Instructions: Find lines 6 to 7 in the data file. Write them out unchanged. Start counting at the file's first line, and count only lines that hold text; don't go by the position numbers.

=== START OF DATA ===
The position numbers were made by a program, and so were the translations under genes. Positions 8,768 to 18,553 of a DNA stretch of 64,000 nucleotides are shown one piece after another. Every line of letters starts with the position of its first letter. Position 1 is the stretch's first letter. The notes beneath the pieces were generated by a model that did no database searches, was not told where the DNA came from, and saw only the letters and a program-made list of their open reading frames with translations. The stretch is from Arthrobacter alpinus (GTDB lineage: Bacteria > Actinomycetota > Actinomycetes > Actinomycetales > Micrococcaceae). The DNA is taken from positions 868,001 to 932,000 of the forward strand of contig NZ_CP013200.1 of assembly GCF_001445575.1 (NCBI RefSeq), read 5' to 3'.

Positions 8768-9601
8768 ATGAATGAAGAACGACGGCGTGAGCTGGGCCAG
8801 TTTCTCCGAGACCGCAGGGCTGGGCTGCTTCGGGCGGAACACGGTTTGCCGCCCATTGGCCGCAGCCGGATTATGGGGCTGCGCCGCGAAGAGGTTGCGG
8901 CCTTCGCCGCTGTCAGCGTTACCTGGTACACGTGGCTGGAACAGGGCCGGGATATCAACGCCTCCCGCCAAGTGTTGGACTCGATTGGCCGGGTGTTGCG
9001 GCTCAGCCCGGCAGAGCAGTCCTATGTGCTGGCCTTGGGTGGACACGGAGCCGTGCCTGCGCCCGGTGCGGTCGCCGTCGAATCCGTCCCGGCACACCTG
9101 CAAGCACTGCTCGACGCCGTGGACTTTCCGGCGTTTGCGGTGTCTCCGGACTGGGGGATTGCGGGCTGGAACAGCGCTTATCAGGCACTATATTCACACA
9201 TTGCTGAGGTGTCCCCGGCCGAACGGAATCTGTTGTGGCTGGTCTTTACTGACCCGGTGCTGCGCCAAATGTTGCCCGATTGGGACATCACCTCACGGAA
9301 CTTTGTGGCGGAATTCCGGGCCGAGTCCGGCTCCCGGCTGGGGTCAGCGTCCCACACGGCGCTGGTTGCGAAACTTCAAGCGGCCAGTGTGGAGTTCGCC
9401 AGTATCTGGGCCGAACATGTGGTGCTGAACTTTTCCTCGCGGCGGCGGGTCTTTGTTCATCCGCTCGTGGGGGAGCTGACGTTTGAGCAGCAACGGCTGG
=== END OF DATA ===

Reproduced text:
9001 GCTCAGCCCGGCAGAGCAGTCCTATGTGCTGGCCTTGGGTGGACACGGAGCCGTGCCTGCGCCCGGTGCGGTCGCCGTCGAATCCGTCCCGGCACACCTG
9101 CAAGCACTGCTCGACGCCGTGGACTTTCCGGCGTTTGCGGTGTCTCCGGACTGGGGGATTGCGGGCTGGAACAGCGCTTATCAGGCACTATATTCACACA